Most of the news surrounding the looming IoT is consumer-centric. It makes for good copy to be speculating on the roll-out of the IoT in suburbia. However, the fact is the IoT is already here, busy being installed – piece by piece – into commercial apps and systems all over the world. The mere fact that most consumers are still holding their breath gives a clue as to how the IoT will truly manifest – business first.
For businesses that are still contemplating whether to replace their fax machine with a business email, “goodbye and thanks for playing.” For every other organization, optimized tech is going to take on new meaning over the next two years. IT support as a service will itself become redefined, as commerce and industry move into a more automated, technologically-sleek reality with the IoT. Technology assistance is going to center on the integration of the IoT into both commercial systems and operations, as well as into CX specifically.
Businesses and other organizations that value CRM will need to juggle systems that allow them to manage relationships (and the copious data that ensue from them). A host of now-automated functions will gather loads of the new cross-pollinated data that the IoT will produce. Marketing and finance are two departments that are already drooling at projections that stem from the roll-out of the IoT, and that is the way the IoT is going to manifest – commercial interests will stake a rapid claim to its advantages, and consumers will be brought up to speed later with the protocols and abilities.
Commercial applications will drive filtered-down consumer behavior, as use cases in business find either symbiosis or direct application in the retail market, too. Amazon’s Ring is classic IoT with an ICT touch, but very few other apps have become mainstream yet. Business will seek efficiencies through the IoT, and consumers will then find IoT applications that fit logically into their world, too.
The IoT is sensors and the cloud
If there will be no invasion of suburbia that defines the IoT’s genesis, most commentators on commercial application of the IoT have it wrong, too. People tend to predict the massiveness of the IoT in terms of an automated paradise, where machine-to-machine (M2M) communication is paramount. That’s a limited understanding, as the true nature of the IoT lies not in the machines that ‘will do’, but in the sensors that ‘will gather’. The heart of the IoT’s ability to become a utility is in the sensor data collection that defines an operational IoT.
Indeed, people speaking of the IoT as an era of smart machines in communication with each other are focusing on the wrong aspect. It’s true that M2M is set to soar and become mainstream for the first time in human history, but the intelligence of the IoT lies in sensor technology. The sensors will need the cloud to feed, sort and dispatch the intel it gathers in a meaningful way, using collated inputs to steer a course of action. Sensors and the cloud – that’s the backbone of the IoT.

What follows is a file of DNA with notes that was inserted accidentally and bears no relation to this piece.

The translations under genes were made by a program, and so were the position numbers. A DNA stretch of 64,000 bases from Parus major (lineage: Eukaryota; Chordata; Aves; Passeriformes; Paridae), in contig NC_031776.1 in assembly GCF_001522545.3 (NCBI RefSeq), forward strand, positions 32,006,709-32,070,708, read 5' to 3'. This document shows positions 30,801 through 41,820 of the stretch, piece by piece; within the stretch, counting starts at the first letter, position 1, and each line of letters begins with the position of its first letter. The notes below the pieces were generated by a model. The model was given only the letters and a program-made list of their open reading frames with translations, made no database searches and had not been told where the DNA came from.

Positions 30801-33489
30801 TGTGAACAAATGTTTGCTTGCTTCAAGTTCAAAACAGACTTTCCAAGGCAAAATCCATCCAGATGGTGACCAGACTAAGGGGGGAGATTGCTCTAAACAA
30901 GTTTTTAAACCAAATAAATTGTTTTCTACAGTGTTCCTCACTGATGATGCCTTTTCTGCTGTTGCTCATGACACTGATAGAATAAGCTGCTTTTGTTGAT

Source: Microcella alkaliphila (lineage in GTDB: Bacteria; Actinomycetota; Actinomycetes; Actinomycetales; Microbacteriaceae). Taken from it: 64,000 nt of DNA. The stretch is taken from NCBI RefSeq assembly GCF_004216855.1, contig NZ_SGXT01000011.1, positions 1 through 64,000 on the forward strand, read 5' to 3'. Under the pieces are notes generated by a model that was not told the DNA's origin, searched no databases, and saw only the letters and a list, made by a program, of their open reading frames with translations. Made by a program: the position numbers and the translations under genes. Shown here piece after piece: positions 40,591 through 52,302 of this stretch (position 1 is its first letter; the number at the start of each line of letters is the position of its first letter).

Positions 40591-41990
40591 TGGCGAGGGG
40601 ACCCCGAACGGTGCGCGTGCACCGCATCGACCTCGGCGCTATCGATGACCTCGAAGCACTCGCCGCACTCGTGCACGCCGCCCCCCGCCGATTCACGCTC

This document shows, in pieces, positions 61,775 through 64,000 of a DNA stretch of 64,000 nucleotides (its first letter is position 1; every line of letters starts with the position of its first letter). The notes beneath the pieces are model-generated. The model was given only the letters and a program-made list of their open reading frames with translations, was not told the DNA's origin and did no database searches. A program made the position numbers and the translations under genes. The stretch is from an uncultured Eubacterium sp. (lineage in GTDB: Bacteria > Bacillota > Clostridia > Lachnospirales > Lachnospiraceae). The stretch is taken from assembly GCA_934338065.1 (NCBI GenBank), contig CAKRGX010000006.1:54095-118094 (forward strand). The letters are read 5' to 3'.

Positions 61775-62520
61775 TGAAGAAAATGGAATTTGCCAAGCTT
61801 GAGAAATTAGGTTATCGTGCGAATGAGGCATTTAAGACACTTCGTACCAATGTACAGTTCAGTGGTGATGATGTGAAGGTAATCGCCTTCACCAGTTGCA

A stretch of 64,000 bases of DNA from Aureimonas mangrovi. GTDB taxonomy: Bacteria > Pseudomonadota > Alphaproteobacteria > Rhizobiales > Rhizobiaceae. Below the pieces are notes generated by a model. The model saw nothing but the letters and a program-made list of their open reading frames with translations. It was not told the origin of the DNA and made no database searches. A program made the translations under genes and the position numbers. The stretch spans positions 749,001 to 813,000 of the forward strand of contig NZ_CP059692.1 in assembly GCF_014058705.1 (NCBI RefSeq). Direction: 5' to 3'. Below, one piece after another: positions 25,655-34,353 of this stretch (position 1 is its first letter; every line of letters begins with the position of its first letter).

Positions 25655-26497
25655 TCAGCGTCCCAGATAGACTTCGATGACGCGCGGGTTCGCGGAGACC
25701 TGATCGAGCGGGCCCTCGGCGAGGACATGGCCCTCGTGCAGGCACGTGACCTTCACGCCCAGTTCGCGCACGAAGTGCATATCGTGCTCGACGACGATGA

Real time analysis of sensor gathered data also needs to be leveraged in a real-time paradigm, too.
Take the following example:
A stretch of road finds itself situated unfortunately close to a truck yard. Heavy vehicles have ruined the surface over the years, making for some dangerous driving conditions at times. In resurfacing the road, a contractor might install sensors for future monitoring. The sensors will be able to provide facts and figures on road usage and longevity, but more importantly will be able to register and signal hazardous conditions on the road.
Cloud-based apps are essential for deciphering the millions of snippets captured each second by the IoT. The IoT might gather all that there is to gather across the globe, but it’s the cloud that renders the data immediately meaningful, and it’s the cloud that will allow sensors to communicate.
In our example above, the IoT might manifest as a warning transmitted to approaching cars to slow down due to potholes emerging on the road, or excessive moisture on the road surface. In this instance, the IoT is allowing the engineers who refurbished the road to understand how it’s aging and where future weak points might be. More than that, however, sensor technology can look outward, too, signaling approaching drivers to stop or even halting them. In the era of self-driven cars, the sensor and automobile might simply override human participation and stop the car (or the car stops itself), acting on safety imperatives for the human occupants.
How liberating will the IoT be?
Apart from increasing the sheer size and voluminous nature of the world wide web a googolfold, in amongst all that buzzing data arise some pretty sci-fi implications for life on the modern planet Earth. Staying with our transportation example, entire smart cities connecting with smart cars might make traffic jams a thing of the past. Traffic lights informed by sensor data can engineer traffic movement like an orchestra, aiming for ultimate harmony among a hive of commuters.
Stoplights themselves can utilize their own localized data to change timing and facilitate traffic flow in harmony with every other traffic light in the city, alongside intel gleaned from road and roadside sensors. Commuters will be guided and facilitated to avoid construction work, accidents, localized dangerous driving conditions and severe congestion.
Although it’s sometimes hard to imagine now, the implications of the IoT are huge. Entire industries – and, indeed, the very ways of working – can change. The IoT is a massive engine for creating new services and products, and often sharply redefining existing ones. Disruptive in the extreme, the roll-out of the IoT is already well underway. Commerce and industry have the capital and desire to leverage their abilities for cost-effective operations. It won’t be long before the saturation of protocols in business spills over into a myriad of consumer applications, too.